Mentions: The above studies analyzed the nature of the precursor-binding site. The features of the precursors important for the interaction were determined by analyzing binding of precursors with altered signal peptides. Recovered thylakoids were subjected to BN-PAGE to assess the amount of precursor associated with the ∼700-kD complex (Fig. 7 B) and by SDS-PAGE to monitor the amount of precursor that associated with thylakoids (Fig. 7 C). As expected, deletion of the signal peptide eliminated binding to the cpTatC–Hcf106 complex. Although tOE17 showed significant binding to the ∼700-kD complex (Fig. 7 B, lane 9), mOE17 was not associated with the complex (lane 8). Similarly, the intermediate precursor iPftf also bound to the cpTatC–Hcf106 complex (lane 6); Pftf without its signal peptide (mPftf) did not (lane 7). iPftf is a membrane protein with an RR-containing signal peptide that is integrated into thylakoids by the ΔpH-dependent pathway (Summer et al., 2000).

Bottom Line: Thylakoid-bound precursor proteins were also associated with an approximately 700-kD complex and were coimmunoprecipitated with antibodies to cpTatC or Hcf106.Chemical cross-linking revealed that precursors make direct contact with cpTatC and Hcf106 and confirmed that Tha4 is not associated with precursor, cpTatC, or Hcf106 in the membrane.These results indicate that precursor binding to the cpTatC-Hcf106 complex constitutes the recognition event for this pathway and that subsequent participation by Tha4 leads to translocation.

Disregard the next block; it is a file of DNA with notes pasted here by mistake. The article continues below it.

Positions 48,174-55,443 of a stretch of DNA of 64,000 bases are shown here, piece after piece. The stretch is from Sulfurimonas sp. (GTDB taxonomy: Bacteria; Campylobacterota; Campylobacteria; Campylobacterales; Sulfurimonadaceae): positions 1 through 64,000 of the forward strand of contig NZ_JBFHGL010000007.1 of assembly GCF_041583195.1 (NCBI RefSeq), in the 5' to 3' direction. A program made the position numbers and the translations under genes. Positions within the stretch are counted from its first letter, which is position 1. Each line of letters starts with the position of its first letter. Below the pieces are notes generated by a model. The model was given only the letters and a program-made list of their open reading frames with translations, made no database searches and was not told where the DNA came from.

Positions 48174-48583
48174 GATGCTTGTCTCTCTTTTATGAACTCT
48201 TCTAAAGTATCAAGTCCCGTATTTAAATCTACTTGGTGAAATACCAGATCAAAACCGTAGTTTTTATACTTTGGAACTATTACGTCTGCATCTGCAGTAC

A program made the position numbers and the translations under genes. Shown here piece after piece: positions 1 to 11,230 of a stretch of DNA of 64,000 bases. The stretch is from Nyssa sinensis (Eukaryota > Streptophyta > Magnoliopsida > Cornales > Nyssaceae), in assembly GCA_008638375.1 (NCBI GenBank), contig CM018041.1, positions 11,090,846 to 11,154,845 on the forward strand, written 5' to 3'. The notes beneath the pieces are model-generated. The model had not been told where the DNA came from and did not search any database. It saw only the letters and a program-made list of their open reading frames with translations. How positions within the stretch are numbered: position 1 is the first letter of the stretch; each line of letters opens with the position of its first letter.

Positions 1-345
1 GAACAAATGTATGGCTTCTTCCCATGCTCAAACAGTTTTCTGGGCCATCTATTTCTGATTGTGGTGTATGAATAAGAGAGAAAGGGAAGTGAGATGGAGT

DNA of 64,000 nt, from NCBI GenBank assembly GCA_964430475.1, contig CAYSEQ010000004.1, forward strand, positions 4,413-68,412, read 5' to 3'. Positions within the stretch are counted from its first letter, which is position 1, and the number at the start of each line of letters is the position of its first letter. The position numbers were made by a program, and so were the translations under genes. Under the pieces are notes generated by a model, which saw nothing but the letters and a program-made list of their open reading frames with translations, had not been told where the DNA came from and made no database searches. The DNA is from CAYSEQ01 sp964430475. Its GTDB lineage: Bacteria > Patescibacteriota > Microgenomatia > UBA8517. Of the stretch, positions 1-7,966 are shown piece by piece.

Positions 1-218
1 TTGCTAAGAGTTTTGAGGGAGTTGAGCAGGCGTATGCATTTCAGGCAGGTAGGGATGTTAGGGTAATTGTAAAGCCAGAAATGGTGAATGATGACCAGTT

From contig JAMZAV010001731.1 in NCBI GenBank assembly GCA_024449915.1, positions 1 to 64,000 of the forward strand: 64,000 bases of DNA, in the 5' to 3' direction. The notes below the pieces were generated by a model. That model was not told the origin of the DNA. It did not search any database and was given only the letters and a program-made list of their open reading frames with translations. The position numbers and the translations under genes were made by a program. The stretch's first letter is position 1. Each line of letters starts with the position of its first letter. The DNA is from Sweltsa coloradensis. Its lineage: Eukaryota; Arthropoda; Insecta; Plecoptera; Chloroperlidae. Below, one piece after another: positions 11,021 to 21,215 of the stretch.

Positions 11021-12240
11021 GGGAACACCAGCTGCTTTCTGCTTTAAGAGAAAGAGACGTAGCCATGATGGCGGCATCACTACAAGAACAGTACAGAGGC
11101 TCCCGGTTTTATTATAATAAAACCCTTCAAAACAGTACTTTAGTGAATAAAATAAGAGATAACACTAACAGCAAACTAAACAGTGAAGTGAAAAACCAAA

View Article: PubMed Central - PubMed

Affiliation: Horticultural Sciences and Plant Molecular and Cellular Biology, University of Florida, Gainesville, FL 32611, USA. kcline@ufl.edu

ABSTRACT
The thylakoid DeltapH-dependent pathway transports folded proteins with twin arginine-containing signal peptides. Identified components of the machinery include cpTatC, Hcf106, and Tha4. The reaction occurs in two steps: precursor binding to the machinery, and transport across the membrane. Here, we show that a cpTatC-Hcf106 complex serves as receptor for specific binding of twin arginine-containing precursors. Antibodies to either Hcf106 or cpTatC, but not Tha4, inhibited precursor binding. Blue native gel electrophoresis and coimmunoprecipitation of digitonin-solubilized thylakoids showed that Hcf106 and cpTatC are members of an approximately 700-kD complex that lacks Tha4. Thylakoid-bound precursor proteins were also associated with an approximately 700-kD complex and were coimmunoprecipitated with antibodies to cpTatC or Hcf106. Chemical cross-linking revealed that precursors make direct contact with cpTatC and Hcf106 and confirmed that Tha4 is not associated with precursor, cpTatC, or Hcf106 in the membrane. Precursor binding to the cpTatC-Hcf106 complex required both the twin arginine and the hydrophobic core of the signal peptide. Precursors remained bound to the complex when Tha4 was sequestered by antibody, even in the presence of DeltapH. These results indicate that precursor binding to the cpTatC-Hcf106 complex constitutes the recognition event for this pathway and that subsequent participation by Tha4 leads to translocation.